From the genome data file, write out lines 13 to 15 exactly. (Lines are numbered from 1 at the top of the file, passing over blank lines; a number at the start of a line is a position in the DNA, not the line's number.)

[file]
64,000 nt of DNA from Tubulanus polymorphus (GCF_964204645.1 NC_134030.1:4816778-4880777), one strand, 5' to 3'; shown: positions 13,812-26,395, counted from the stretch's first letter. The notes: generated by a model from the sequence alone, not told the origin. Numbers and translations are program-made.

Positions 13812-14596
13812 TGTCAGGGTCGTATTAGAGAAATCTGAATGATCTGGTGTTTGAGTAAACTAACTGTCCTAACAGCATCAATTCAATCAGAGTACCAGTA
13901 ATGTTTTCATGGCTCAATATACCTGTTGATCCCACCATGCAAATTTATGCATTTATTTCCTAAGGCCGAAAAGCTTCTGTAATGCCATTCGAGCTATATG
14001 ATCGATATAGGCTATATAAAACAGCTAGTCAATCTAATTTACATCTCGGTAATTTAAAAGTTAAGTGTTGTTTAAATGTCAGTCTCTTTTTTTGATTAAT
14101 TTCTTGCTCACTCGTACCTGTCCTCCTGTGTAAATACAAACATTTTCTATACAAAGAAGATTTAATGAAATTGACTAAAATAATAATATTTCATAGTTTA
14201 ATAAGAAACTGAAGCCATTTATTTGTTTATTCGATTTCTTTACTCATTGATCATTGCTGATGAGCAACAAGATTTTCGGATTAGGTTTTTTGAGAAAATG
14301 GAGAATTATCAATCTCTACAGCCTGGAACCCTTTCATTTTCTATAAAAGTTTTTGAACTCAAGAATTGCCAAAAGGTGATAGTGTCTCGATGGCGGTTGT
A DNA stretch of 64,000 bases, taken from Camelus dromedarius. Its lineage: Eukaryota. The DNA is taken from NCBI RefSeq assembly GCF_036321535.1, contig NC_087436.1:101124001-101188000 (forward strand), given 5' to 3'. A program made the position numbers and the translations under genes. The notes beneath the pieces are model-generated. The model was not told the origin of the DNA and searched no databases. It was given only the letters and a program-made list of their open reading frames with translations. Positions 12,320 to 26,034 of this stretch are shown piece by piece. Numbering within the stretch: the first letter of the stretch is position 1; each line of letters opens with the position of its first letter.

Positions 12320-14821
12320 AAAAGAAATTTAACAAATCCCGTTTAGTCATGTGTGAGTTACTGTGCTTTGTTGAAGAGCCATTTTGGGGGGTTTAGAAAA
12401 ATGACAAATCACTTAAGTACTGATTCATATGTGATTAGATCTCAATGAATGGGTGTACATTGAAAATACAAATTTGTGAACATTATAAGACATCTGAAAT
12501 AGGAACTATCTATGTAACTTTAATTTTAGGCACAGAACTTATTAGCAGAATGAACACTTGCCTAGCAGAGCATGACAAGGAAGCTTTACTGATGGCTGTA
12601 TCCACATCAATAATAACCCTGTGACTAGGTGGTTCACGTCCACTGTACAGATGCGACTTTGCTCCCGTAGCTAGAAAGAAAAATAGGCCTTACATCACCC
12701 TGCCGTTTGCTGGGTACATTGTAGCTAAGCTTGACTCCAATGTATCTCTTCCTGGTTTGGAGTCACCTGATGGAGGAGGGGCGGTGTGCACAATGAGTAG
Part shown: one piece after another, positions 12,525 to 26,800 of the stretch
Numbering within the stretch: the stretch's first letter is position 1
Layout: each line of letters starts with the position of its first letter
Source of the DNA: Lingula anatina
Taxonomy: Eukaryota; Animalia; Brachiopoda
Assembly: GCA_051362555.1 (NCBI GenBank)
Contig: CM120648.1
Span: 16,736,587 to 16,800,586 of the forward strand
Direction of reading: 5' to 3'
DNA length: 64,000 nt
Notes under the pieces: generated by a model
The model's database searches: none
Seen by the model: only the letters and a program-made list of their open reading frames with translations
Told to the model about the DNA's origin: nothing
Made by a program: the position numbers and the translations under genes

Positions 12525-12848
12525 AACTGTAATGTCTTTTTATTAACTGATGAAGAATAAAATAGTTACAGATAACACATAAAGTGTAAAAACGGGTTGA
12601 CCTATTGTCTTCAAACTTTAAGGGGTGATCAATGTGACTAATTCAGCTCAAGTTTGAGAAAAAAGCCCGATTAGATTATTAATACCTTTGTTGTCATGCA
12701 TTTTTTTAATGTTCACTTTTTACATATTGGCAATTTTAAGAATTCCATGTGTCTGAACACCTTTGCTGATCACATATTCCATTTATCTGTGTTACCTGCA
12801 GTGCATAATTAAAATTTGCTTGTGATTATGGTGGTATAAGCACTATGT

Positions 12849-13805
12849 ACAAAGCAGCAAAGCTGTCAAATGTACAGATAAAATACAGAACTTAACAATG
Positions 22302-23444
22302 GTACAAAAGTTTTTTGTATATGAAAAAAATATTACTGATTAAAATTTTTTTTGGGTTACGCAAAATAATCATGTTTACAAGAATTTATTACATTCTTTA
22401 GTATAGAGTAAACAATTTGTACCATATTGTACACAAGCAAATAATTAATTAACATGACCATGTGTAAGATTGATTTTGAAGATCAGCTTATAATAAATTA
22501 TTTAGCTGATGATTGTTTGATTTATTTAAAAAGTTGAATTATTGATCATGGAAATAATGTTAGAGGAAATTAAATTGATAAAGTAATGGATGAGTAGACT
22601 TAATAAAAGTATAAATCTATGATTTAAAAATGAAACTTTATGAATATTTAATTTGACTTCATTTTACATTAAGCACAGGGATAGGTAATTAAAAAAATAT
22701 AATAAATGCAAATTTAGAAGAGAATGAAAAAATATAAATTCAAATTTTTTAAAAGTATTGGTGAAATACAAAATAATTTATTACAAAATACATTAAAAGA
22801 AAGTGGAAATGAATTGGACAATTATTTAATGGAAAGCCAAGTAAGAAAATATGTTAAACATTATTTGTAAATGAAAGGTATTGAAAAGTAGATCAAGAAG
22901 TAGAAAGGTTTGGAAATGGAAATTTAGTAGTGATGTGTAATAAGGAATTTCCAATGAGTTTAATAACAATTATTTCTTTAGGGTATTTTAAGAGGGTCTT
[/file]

12501 AGGAACTATCTATGTAACTTTAATTTTAGGCACAGAACTTATTAGCAGAATGAACACTTGCCTAGCAGAGCATGACAAGGAAGCTTTACTGATGGCTGTA
12601 TCCACATCAATAATAACCCTGTGACTAGGTGGTTCACGTCCACTGTACAGATGCGACTTTGCTCCCGTAGCTAGAAAGAAAAATAGGCCTTACATCACCC
12701 TGCCGTTTGCTGGGTACATTGTAGCTAAGCTTGACTCCAATGTATCTCTTCCTGGTTTGGAGTCACCTGATGGAGGAGGGGCGGTGTGCACAATGAGTAG